Thomas Ken (1637-1711) was a renowned English bishop, clergyman, and hymn writer whose life and works have had a profound impact on the Christian world. His enduring contributions to hymnody, coupled with his unwavering commitment to his principles, make him a significant figure in the history of the Church of England. This article delves into the life, faith, and hymns of Thomas Ken, celebrating the legacy of a devoted servant of God.
Early Life and Spiritual Formation
Thomas Ken was born on July 1637, in Little Berkhampstead, Hertfordshire, England. He experienced early loss, with both his parents passing away when he was just a child. Nevertheless, his devout maternal grandmother, Anne Slaney, took him under her wing and instilled in him a strong Christian foundation. Under her guidance, Ken developed a deep love for God and a passion for learning.
Education and Ordination
Ken’s exceptional academic abilities led him to Winchester College, where he distinguished himself as a scholar. His academic success provided him with the opportunity to attend Oxford University, where he furthered his theological studies at New College. During his time at Oxford, he embraced the principles of Anglicanism and developed a commitment to upholding the Church’s doctrines and practices.
In 1662, Thomas Ken was ordained as a priest in the Church of England, marking the beginning of his ecclesiastical career. He served in various parishes and chaplaincies, earning a reputation for his devout faith, eloquent preaching, and pastoral care for his congregation.
The Great Ejection and Non-Jurors
In 1685, England experienced political and religious turmoil with the ascension of King James II, a Roman Catholic monarch. As a devout Anglican, Ken remained loyal to the Church of England, even though he found himself in a precarious position due to his refusal to compromise his principles.
When James II attempted to undermine the Church of England’s authority and promote Roman Catholicism, many clergy and bishops, including Thomas Ken, resisted the king’s religious policies. Ken was among the “Seven Bishops” who refused to read James II’s Declaration of Indulgence in support of religious tolerance and were consequently arrested for seditious libel.
Ken’s steadfastness in defending the Church’s autonomy and his refusal to swear allegiance to James II’s government led to his removal from his position as Bishop of Bath and Wells, in an event now known as the “Great Ejection.” Despite facing significant hardships, he remained committed to his principles and became one of the leading figures among the “Non-Jurors,” a group of clergy who refused to swear allegiance to the new Protestant monarchs, William and Mary.
The Glorious Revolution and Exile
The Glorious Revolution of 1688 saw King James II being overthrown and replaced by William and Mary, Protestant monarchs who were more tolerant toward the Church of England. However, Ken’s refusal to take an oath of allegiance to the new monarchs led to his deprivation of ecclesiastical offices, including his bishopric.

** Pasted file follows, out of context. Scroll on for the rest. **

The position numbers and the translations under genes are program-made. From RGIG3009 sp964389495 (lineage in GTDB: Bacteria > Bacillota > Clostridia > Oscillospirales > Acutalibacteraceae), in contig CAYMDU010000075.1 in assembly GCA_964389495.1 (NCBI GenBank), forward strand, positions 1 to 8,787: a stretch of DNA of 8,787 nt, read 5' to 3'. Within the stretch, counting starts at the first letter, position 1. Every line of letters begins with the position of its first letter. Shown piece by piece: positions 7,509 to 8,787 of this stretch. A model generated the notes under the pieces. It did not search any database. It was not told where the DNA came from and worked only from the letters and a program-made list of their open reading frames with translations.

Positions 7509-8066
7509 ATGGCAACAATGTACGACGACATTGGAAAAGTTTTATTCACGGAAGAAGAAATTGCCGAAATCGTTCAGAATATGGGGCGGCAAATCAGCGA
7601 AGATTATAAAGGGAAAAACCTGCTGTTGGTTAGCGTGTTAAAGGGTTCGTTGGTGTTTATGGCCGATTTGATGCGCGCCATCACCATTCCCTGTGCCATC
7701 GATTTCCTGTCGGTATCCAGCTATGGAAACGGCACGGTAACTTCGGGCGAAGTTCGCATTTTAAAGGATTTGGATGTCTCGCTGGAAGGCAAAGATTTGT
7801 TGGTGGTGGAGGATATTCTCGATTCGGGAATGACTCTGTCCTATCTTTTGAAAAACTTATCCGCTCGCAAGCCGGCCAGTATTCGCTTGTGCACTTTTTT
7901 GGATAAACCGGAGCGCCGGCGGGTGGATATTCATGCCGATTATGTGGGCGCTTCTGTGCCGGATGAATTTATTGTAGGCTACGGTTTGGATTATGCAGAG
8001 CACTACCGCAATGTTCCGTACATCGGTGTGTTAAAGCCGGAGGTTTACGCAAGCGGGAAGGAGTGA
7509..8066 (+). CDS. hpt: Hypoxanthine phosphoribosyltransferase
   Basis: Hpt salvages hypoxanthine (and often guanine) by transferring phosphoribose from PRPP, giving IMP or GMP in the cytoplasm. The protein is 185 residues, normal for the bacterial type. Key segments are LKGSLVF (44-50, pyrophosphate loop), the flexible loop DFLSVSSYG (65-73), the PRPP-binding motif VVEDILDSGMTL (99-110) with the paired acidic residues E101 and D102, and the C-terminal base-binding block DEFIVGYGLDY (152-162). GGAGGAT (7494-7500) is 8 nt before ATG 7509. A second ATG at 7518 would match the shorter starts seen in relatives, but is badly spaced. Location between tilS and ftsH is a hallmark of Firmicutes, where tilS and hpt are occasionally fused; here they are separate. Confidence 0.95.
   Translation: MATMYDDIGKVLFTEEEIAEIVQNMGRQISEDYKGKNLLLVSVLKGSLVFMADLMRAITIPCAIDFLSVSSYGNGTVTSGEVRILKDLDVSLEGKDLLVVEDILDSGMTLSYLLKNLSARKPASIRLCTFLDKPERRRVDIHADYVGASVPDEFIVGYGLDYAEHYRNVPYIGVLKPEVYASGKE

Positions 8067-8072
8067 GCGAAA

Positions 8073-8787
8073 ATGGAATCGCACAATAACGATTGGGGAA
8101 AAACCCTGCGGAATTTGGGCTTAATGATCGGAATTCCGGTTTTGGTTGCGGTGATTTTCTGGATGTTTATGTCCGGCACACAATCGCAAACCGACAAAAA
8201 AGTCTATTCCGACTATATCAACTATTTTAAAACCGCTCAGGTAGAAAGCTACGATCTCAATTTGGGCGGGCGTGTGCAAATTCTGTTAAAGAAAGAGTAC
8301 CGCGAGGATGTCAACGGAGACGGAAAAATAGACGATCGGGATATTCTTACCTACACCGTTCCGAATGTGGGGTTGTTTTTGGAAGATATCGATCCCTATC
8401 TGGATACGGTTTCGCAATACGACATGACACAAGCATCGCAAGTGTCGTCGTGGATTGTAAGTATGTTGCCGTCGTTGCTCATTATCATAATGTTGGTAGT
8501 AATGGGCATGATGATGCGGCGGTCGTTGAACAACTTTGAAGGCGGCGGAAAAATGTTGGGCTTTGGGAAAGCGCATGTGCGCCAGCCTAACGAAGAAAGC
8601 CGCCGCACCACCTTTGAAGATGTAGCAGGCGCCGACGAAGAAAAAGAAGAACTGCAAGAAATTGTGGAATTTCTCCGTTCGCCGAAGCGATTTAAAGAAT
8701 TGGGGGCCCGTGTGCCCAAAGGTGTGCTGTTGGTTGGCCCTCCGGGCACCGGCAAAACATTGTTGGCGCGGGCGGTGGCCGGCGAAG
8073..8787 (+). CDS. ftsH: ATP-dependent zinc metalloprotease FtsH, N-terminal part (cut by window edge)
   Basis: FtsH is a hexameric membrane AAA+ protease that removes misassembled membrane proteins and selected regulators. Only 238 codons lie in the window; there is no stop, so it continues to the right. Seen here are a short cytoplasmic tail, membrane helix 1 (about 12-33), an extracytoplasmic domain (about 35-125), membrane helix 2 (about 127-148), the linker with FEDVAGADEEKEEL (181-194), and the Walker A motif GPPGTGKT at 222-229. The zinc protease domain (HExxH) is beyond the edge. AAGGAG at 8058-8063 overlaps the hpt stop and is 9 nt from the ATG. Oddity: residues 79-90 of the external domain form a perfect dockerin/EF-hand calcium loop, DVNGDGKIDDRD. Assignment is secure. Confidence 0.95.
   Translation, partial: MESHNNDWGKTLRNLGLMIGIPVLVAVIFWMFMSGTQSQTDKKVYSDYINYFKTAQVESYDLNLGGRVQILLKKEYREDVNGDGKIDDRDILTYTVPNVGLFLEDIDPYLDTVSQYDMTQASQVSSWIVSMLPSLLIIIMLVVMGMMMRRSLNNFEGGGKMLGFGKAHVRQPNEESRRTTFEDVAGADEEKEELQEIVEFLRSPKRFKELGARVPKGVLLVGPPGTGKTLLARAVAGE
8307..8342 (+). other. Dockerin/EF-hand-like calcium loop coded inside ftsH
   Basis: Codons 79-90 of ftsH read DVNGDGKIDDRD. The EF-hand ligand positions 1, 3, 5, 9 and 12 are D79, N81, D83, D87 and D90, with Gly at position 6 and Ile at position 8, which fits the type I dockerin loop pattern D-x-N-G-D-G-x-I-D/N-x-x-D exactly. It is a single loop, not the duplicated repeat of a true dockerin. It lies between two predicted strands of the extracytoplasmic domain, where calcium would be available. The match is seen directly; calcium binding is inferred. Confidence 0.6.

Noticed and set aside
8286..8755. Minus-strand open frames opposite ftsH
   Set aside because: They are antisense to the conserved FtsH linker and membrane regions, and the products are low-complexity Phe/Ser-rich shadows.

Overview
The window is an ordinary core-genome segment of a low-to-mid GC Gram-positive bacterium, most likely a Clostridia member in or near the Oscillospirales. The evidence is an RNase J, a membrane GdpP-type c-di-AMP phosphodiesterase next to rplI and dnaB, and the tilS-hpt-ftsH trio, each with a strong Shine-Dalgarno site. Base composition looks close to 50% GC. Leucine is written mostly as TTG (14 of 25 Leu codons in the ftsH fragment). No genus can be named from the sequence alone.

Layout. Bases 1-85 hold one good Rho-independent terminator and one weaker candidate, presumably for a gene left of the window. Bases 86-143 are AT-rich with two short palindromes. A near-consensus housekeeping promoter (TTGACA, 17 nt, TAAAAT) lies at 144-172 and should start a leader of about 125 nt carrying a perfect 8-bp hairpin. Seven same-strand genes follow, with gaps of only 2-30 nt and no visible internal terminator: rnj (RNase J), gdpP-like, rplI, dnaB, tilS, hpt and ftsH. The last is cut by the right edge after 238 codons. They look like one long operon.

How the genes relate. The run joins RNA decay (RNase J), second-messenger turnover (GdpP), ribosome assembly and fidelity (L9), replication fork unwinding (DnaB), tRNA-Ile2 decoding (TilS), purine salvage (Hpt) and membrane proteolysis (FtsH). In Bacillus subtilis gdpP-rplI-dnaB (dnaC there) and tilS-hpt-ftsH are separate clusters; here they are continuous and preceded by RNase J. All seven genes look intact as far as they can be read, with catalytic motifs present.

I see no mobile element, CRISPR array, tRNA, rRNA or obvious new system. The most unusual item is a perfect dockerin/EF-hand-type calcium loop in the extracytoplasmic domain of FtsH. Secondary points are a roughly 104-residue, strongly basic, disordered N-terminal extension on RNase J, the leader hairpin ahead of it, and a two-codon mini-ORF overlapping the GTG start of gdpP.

Ken chose to live in peaceful seclusion at Longleat, the country house of his friend Thomas Thynne, the first Viscount Weymouth. During his time in exile, he devoted himself to prayer, writing, and composing hymns.
The Hymnody of Thomas Ken
Thomas Ken’s hymns have become a cherished part of Christian worship and have left an enduring legacy in the field of hymnody. Among his most famous hymns is the “Doxology,” which is still sung today in various Christian denominations around the world. The “Doxology” begins with the familiar words:
“Praise God from whom all blessings flow;
Praise Him, all creatures here below;
Praise Him above, ye heavenly host;
Praise Father, Son, and Holy Ghost.”
The simplicity and theological depth of the “Doxology” have made it a favorite in congregational worship, a timeless expression of praise and adoration to the Triune God.
Another well-known hymn by Thomas Ken is “Awake, My Soul, and with the Sun,” a morning hymn that invites believers to begin their day with praise and devotion to God. The hymn reflects Ken’s deep personal piety and his desire to lead others in a life of consecration to God’s service.
The Manual of Prayers
In addition to his hymns, Thomas Ken is also known for his “Manual of Prayers,” a devotional work that contains prayers and meditations for various occasions. The “Manual of Prayers” was intended to guide individuals in their private devotions and to promote a life of piety and holiness.
Later Years and Legacy
In 1703, after living in seclusion for over a decade, Thomas Ken moved to the home of Lord Weymouth’s daughter, Lady Anne, in Longleat. There, he continued to write and compose hymns, leaving a legacy of profound spiritual insight and devotion.
Thomas Ken passed away on March 19, 1711, at the age of 73. Despite his exile and the political and religious controversies of his time, Ken’s life was characterized by unwavering faith, devotion to God, and a commitment to the principles he held dear.
Thomas Ken’s life and hymnody exemplify the power of faith and devotion to God amidst trials and adversity. His hymns continue to inspire and uplift believers around the world, serving as a timeless expression of Christian worship and praise. The legacy of Thomas Ken stands as a testament to the enduring impact of a life lived in unwavering dedication to God and the Church, leaving behind a rich treasure of hymns that continue to enrich the worship of God’s people across generations. As we sing the hymns of Thomas Ken, we join a chorus of believers throughout history, offering praise and adoration to the God he served with all his heart and soul.